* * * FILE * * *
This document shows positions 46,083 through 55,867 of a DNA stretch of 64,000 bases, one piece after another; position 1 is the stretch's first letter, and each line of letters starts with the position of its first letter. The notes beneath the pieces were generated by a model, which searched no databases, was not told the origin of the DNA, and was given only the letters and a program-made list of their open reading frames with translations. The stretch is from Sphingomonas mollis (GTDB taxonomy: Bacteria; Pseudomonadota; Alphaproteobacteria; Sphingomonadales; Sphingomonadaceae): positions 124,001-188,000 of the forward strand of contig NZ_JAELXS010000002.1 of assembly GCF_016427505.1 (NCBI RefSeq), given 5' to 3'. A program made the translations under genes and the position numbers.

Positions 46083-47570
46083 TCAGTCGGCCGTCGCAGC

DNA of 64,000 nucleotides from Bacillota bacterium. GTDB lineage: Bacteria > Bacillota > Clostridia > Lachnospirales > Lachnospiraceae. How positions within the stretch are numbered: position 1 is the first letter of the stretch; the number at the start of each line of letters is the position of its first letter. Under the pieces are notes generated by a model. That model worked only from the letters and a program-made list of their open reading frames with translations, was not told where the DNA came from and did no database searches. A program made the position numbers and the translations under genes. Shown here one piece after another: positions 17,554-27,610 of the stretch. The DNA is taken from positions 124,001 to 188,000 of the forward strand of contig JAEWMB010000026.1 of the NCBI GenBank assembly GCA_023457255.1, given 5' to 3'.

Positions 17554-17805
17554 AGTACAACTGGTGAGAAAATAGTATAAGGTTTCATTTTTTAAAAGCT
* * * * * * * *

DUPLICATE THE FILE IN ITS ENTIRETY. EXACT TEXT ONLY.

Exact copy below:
This document shows positions 46,083 through 55,867 of a DNA stretch of 64,000 bases, one piece after another; position 1 is the stretch's first letter, and each line of letters starts with the position of its first letter. The notes beneath the pieces were generated by a model, which searched no databases, was not told the origin of the DNA, and was given only the letters and a program-made list of their open reading frames with translations. The stretch is from Sphingomonas mollis (GTDB taxonomy: Bacteria; Pseudomonadota; Alphaproteobacteria; Sphingomonadales; Sphingomonadaceae): positions 124,001-188,000 of the forward strand of contig NZ_JAELXS010000002.1 of assembly GCF_016427505.1 (NCBI RefSeq), given 5' to 3'. A program made the translations under genes and the position numbers.

Positions 46083-47570
46083 TCAGTCGGCCGTCGCAGC

DNA of 64,000 nucleotides from Bacillota bacterium. GTDB lineage: Bacteria > Bacillota > Clostridia > Lachnospirales > Lachnospiraceae. How positions within the stretch are numbered: position 1 is the first letter of the stretch; the number at the start of each line of letters is the position of its first letter. Under the pieces are notes generated by a model. That model worked only from the letters and a program-made list of their open reading frames with translations, was not told where the DNA came from and did no database searches. A program made the position numbers and the translations under genes. Shown here one piece after another: positions 17,554-27,610 of the stretch. The DNA is taken from positions 124,001 to 188,000 of the forward strand of contig JAEWMB010000026.1 of the NCBI GenBank assembly GCA_023457255.1, given 5' to 3'.

Positions 17554-17805
17554 AGTACAACTGGTGAGAAAATAGTATAAGGTTTCATTTTTTAAAAGCT